Threats to the ecosystem


For most of its history, that massive rain-fed series of wetlands, lakes and rivers we call the Everglades flowed from just below Orlando and through Lake Okeechobee south to the tip of the Florida peninsula, as well as east and west towards the coasts. The Everglades covered almost 3 million acres.

“In the past hundred years, people have been digging canals and building dams in the Everglades so they could take water out of it, develop agriculture and build homes,” says Dr. Tom Van Lent, senior scientist at the Everglades Foundation. “We’ve built so many canals and drained so much water that the natural flow is interrupted.”

In fact, as the twentieth century dawned, early conservationists saw the dredging of the Everglades as the smart, progressive thing to do.

As a result, the Everglades is now less than half its original size. 1,800 miles of canals and dams break it up, with water control points and pump stations diverting the natural flow of water to coastal towns and cities. Water must be released to estuaries to prevent flooding and Florida finds itself in a situation where there is often too much water in the wet years, and not enough in the dry.

Sixty years ago, demographers predicted South Florida’s population would reach two million people by the 21st century. It’s already at seven million, and expected to double in the next 50 years.

All that growth has squeezed the Everglades as development reached inland from both coasts to accommodate the burgeoning population. And with the people came pollution, especially phosphorus from the fertilizers used in agricultural areas north and south of Lake Okeechobee.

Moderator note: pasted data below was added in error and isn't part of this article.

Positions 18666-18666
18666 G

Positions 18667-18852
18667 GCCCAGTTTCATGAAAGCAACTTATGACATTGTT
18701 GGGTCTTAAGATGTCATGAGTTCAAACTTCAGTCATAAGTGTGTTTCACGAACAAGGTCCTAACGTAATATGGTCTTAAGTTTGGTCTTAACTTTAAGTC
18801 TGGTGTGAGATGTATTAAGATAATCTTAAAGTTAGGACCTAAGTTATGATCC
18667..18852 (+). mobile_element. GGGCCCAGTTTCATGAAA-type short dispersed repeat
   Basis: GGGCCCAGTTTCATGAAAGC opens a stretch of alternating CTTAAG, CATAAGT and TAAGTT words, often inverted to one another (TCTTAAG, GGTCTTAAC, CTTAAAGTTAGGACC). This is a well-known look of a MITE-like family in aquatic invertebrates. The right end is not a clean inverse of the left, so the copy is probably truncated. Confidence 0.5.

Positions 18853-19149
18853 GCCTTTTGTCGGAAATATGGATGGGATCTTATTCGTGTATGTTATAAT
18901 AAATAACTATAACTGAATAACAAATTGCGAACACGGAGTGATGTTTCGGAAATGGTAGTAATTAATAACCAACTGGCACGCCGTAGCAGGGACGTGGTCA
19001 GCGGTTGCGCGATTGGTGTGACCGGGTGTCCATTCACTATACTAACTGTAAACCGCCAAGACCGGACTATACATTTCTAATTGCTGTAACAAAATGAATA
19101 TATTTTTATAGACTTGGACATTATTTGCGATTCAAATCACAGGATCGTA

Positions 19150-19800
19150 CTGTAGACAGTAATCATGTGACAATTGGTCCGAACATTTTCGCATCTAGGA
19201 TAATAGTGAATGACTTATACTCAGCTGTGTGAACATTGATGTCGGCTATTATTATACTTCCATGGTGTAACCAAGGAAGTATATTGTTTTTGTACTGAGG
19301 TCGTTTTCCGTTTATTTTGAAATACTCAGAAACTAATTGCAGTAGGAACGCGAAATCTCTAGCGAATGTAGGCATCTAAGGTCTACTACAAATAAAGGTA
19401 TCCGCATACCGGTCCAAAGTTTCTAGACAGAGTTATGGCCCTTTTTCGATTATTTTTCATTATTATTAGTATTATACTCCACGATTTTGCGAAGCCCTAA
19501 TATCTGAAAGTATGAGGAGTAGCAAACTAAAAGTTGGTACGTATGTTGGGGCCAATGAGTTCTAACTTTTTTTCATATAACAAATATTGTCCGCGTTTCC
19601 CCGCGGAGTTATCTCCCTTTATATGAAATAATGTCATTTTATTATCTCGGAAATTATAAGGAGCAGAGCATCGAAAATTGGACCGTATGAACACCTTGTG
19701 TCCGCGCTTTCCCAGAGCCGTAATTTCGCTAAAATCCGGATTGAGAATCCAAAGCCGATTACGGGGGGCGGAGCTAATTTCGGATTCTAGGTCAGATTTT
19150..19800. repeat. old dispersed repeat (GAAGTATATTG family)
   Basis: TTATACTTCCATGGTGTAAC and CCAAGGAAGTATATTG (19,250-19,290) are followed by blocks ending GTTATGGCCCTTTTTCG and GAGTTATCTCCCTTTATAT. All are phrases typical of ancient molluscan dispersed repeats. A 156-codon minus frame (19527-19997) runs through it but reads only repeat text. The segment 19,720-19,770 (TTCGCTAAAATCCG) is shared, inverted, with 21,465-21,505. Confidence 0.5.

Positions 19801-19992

Extremely low levels of nutrients, such as phosphorus, are part of the reason that the Everglades is a unique mosaic of sawgrass, tree islands, and open water. However, the nutrient pollution, such as that coming from agricultural runoff and other fertilizers, allows for the growth of species that upset the balance of the ecosystem such as cattails, harmful algal blooms and duckweed. The sulfur in this agricultural fertilizer, through a complex series of biological and chemical processes, leads to accumulations of toxic mercury in fish, birds, reptiles, and mammals, even in the endangered Florida panther.

Nutrient pollution and overdrainage are not the only threats the Everglades faces.  Exotic plants and animals can be thought of as a kind of biological pollution. Exotic animals, such as Burmese pythons, and exotic plants, such as Brazilian pepper and Australian pine, displace natives and threaten to disrupt ecosystem balance.